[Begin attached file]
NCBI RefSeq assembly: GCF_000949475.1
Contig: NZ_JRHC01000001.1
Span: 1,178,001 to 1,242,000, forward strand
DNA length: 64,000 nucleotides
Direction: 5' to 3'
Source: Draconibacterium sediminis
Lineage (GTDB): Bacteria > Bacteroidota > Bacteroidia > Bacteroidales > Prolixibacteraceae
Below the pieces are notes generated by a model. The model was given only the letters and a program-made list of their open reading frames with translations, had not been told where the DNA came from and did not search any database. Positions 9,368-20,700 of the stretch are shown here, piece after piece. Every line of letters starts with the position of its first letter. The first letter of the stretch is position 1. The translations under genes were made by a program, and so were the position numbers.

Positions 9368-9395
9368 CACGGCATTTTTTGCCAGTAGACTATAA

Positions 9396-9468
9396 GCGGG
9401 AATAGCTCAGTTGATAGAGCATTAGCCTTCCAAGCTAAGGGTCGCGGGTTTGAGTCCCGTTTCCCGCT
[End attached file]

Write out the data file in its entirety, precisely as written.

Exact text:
NCBI RefSeq assembly: GCF_000949475.1
Contig: NZ_JRHC01000001.1
Span: 1,178,001 to 1,242,000, forward strand
DNA length: 64,000 nucleotides
Direction: 5' to 3'
Source: Draconibacterium sediminis
Lineage (GTDB): Bacteria > Bacteroidota > Bacteroidia > Bacteroidales > Prolixibacteraceae
Below the pieces are notes generated by a model. The model was given only the letters and a program-made list of their open reading frames with translations, had not been told where the DNA came from and did not search any database. Positions 9,368-20,700 of the stretch are shown here, piece after piece. Every line of letters starts with the position of its first letter. The first letter of the stretch is position 1. The translations under genes were made by a program, and so were the position numbers.

Positions 9368-9395
9368 CACGGCATTTTTTGCCAGTAGACTATAA

Positions 9396-9468
9396 GCGGG
9401 AATAGCTCAGTTGATAGAGCATTAGCCTTCCAAGCTAAGGGTCGCGGGTTTGAGTCCCGTTTCCCGCT